2) Max, German-American bartender/egg-eater/entrepreneur, is suddenly one of my longest-standing friends: we met six years ago living on the Earlham Wellness Hall, of all places. Philosophies have since shifted, and Max has spent the past while bartending in his hometown of Madison, Wisconsin. He’s got his sights set on ambition, however, and I like to think I was a large part of convincing him to apply for the Madrid auxiliar program, which he’ll be beginning along with me next week (although not in the same Instituto).

Apart from couch-crashers Gio and Max, Luchana has racked up five official CouchSurfers during the month of September:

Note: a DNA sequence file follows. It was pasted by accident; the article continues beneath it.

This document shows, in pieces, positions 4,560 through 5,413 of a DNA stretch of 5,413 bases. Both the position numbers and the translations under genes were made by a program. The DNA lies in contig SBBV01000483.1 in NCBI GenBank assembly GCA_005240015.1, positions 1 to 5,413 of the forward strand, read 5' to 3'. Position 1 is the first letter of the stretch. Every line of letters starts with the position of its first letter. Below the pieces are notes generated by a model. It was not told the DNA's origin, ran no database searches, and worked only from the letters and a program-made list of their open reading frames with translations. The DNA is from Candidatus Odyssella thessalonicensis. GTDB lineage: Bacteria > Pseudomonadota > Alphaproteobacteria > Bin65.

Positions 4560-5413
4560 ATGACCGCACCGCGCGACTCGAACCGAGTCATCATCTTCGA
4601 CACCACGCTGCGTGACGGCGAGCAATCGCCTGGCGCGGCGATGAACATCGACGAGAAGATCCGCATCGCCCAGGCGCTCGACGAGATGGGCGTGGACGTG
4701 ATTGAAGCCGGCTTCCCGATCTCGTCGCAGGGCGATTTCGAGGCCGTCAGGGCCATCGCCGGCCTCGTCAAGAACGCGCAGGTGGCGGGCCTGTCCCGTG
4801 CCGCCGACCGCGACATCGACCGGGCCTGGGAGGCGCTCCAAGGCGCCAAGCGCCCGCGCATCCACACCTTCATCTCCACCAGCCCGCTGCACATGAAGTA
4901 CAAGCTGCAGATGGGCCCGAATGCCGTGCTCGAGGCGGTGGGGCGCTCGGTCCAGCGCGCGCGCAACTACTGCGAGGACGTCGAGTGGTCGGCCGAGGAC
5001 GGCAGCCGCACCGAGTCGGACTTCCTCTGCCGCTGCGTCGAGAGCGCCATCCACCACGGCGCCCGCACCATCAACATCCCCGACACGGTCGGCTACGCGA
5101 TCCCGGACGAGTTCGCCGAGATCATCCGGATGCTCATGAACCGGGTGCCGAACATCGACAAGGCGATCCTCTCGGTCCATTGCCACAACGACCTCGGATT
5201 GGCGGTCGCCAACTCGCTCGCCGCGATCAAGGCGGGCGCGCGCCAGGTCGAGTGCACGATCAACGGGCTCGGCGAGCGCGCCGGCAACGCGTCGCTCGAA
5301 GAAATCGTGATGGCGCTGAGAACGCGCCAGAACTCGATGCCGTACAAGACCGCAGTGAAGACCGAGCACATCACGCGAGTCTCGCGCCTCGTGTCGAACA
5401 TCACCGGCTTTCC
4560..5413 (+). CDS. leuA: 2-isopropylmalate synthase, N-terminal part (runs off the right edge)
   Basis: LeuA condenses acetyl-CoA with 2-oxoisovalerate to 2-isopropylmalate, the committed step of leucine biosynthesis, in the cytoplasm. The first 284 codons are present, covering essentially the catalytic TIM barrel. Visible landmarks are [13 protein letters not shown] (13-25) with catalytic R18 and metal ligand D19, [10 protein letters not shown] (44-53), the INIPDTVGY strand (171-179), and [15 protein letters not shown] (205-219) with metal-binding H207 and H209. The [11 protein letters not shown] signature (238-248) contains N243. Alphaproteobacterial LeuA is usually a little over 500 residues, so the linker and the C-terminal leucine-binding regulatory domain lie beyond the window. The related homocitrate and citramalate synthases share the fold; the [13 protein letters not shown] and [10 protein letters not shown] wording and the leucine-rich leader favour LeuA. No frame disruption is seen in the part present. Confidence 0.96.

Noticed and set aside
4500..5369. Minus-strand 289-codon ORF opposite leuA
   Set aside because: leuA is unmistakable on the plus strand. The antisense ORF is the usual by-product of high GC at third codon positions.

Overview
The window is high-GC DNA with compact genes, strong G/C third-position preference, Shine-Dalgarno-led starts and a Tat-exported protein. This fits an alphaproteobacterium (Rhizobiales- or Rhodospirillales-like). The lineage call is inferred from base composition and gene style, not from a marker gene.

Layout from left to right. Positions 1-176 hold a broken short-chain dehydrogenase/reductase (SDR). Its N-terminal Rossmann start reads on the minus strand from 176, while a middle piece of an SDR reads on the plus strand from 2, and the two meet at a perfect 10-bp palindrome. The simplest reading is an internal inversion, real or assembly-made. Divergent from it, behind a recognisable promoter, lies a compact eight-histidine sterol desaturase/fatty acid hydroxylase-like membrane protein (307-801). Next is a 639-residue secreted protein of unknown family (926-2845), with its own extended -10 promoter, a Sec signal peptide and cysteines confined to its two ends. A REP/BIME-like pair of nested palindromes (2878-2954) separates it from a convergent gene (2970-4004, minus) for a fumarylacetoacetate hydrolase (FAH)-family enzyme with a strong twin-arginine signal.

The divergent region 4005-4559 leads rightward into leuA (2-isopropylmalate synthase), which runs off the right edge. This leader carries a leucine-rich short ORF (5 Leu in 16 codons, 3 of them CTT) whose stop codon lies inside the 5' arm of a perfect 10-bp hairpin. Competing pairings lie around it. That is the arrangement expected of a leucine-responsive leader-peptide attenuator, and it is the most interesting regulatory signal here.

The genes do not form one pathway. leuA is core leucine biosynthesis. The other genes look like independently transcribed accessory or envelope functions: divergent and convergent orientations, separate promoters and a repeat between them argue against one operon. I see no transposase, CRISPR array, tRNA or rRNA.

1) Viktor, Mexican currently studying Latin and Greek in Romania, inaugurates the CouchSurfing experiment the very next day; he notices my profile proclaiming me “Online Now!” and inquires as to whether he might be able to stay that same night. I waver just a moment before responding positively, deciding that getting the ball rolling immediately is the best way to keep enthusiasm high.

Viktor arrives in the afternoon and we set out for a stroll, during which he teaches me much more about Spanish history as reflected in the city statues and structures than I think I ever managed to glean from SPAN 402: Histories of Spain. He is linguist, writer, and philosopher; together we successfully complete a mission to locate blank sheets of paper, his preferred tool of the trade. Over rooftop cañas, we discuss the Meaning of Meaning, singularity vs. author vs. reader, and the above pictured Vaso de la Libertad.